The highest average number of drugs per encounter (2.5) was found in Dessie referral hospital, followed by Debremarkose referral hospital (2.4), while the lowest (0.98) was in Gondar hospital, Northwest Ethiopia. Of the 21 reviewed studies, 18 have reported percentage of drugs prescribed by generic name. Accordingly, the highest percentage of generic drug use was noted in Public hospitals in Gamo Gofa Zone (100%) whereas the lowest percentage of generic drug use was observed in Bahir Dar (70.5%) and Gondar (72.6%) hospitals. The highest percentage of encounters with an antibiotic was reported in Tercha Zonal Hospital (85%). Furthermore, the highest percentage of encounters with an injection prescribed was documented in Sodo Christian Hospital (57.2%) while the lowest was noticed in Jimma University specialized Hospital (2.9%). Fifteen studies have been reported the percentage of drugs prescribed from essential drugs list or formulary with the lowest (81.4%) percentage reported in Bahir Dar hospital (Table 3).

Table 3 Prescribing Indicators in Ethiopia, 2020

Patient-Care and Health-Facility Indicators

Of the 21 reviewed primary studies, 12 studies have evaluated patient care indicators. In view of that, the longest average consultation time (10.46 minutes) was recorded in public health centers in Fafen Zone, Eastern Ethiopia. The longest average dispensing time (6.74 minutes) was observed in Health facilities in Jimma zone, whereas the shortest average dispensing time (0.7 minutes) was noted in Debremarkose referral Hospital. The highest percentage of drugs actually dispensed (96.16%) was observed in Debremarkose referral Hospital. Furthermore, the highest percentage of drugs adequately labeled (96.25%) was noted in Asirade Zewudie hospital. The percentage of patients who understand the correct dosage of drugs was highest in a study conducted at selected Health Facilities in Southwest Ethiopia.

From a total of 21 primary studies reviewed, eleven studies have evaluated health facility indicators. Ten of the studies revealed that availability of copy of essential drugs list or formulary was 100%. The availability of key drugs in Bule Hora hospital is 100%, whereas there were no available essential drugs in University of Gondar Comprehensive Specialized Hospital (Table 4).

Table 4 Patient Care and Health Facility Indicators in Ethiopia, 2020

Discussion

Irrational prescribing practices and Unwise use of drugs exist all over the globe, predominantly in developing countries including Ethiopia, adversely affecting treatment outcomes.46 Also, poor prescribing practices lead to unsafe and ineffective treatment; increase the length of the disease or getting worse, and danger for the patient; and add more expensive costs.39

The results of this systematic review showed that the average number of drugs per encounter in more than half of the studies is optimal with the levels recommended by the WHO.47 However, the average number of drugs per encounter in nine studies was higher than the levels recommended by WHO. This indicates that poly pharmacy could be a problem in many parts of the country. Similarly, review article done in 11 African countries primary health care centers showed that the average number of drugs per encounter varied across study settings.48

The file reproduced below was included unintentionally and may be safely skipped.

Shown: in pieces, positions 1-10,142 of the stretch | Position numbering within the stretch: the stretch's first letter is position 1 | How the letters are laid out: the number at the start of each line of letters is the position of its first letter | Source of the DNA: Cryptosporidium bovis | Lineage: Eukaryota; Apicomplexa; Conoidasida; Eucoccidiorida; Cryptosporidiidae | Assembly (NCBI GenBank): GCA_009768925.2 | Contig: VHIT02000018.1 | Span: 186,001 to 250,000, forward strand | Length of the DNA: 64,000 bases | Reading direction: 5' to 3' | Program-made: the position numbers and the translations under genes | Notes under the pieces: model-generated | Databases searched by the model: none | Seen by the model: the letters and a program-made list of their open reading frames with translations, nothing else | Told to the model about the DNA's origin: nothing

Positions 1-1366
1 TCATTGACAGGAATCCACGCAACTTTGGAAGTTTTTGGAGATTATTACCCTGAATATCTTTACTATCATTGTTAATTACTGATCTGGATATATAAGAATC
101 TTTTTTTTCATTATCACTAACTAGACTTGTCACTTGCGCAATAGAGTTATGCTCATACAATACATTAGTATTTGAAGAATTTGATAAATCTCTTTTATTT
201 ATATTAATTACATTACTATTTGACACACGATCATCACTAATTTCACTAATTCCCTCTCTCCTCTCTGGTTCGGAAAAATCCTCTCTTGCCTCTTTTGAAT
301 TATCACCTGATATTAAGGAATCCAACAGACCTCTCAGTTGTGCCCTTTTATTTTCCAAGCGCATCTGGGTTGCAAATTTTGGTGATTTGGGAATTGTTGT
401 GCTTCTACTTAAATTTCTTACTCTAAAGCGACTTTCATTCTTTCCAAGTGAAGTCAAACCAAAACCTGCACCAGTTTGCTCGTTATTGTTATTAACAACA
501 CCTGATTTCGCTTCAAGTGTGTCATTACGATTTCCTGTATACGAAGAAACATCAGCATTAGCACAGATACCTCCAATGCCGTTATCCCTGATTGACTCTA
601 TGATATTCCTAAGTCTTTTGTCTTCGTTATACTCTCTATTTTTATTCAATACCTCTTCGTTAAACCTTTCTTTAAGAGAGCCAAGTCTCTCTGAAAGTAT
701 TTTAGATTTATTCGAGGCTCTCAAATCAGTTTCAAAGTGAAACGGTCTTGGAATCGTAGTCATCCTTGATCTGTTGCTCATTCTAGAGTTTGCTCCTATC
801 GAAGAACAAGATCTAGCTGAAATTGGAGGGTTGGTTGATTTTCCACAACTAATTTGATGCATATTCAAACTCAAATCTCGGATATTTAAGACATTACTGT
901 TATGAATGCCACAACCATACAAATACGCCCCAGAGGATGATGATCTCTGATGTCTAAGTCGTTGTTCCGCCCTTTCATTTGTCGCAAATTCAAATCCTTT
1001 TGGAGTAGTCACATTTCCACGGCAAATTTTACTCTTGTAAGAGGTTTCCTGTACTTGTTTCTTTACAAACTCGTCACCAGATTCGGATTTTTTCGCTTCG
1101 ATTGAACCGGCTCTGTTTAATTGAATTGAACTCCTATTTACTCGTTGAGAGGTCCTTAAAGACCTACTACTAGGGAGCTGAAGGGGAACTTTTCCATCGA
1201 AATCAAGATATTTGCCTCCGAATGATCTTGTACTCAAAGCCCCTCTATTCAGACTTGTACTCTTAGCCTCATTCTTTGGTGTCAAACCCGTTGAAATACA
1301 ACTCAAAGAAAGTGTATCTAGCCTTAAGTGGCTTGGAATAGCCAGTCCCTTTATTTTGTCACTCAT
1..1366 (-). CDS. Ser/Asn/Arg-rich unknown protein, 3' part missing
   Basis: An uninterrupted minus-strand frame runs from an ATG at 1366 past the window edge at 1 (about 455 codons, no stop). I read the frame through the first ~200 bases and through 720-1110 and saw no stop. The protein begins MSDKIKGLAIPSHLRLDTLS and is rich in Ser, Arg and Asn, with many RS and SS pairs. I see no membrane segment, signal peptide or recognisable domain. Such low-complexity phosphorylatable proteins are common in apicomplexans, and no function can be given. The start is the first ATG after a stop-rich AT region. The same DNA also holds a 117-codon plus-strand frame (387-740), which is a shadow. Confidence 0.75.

In this review, the highest percentage of drugs that were prescribed by their generic name was noted in a study done in public hospitals of Gamo Gofa Zone (100%). This was consistent with the value recommended by the WHO (100%).47 The proportion of drugs prescribed by generic name in this review were higher than other studies conducted in Saudi Arabia (61.2%),49 United Arab Emirates (19.4%),50 and Palestine (5.5%).51 However, other studies included in this review reported lower percentage of drugs that were prescribed by their generic name than that recommended by the WHO. On the other hand, the lowest percentage of drugs that were prescribed by their generic name was observed in Bahir Dar (70.5%) hospital which is relatively similar with a review article done in 11 African countries primary health care centers that showed the percentage of drugs prescribed by their generic name 68.0%.48 This review suggests the need for improving a better generic prescribing practices. Furthermore, the lower percentage of prescribing drugs by generic name could be attributed to preferences of prescribers to prescribe drugs by brand name, that might result in customer dissatisfaction as dispensing pattern by brand name results in exponentially higher costs for both the health facility and patients.52

In this review, the highest percentage of encounters with antibiotic was reported in Tercha Zonal Hospital (85%) which extremely exceeds the optimum value recommended by WHO (<30%).47 Moreover, only two studies have reported percentage of drugs encounter with antibiotics within the WHO standard. The reason for higher antibiotic prescribing practice could indicate that the prevalence of diseases that require antibiotic for its treatment is higher in Ethiopia. Moreover, this higher antibiotic prescribing rate may indicate a higher likelihood of the development of antibiotic resistance.

In this review, five studies have reported the percentage of drugs encounter with an injection in accordance with the recommended value of WHO standard (13.4–24.1%).47 Based on the study setting, the highest percentage of encounters with an injection was documented in Sodo Christian Hospital, SNNP region (57.2%) followed by Debremarkose referral Hospital, Amhara region of 48.36%. This higher an injection prescribing rate could play a vital role in the transmission of highly serious blood-borne infections, which leads to disability and death.53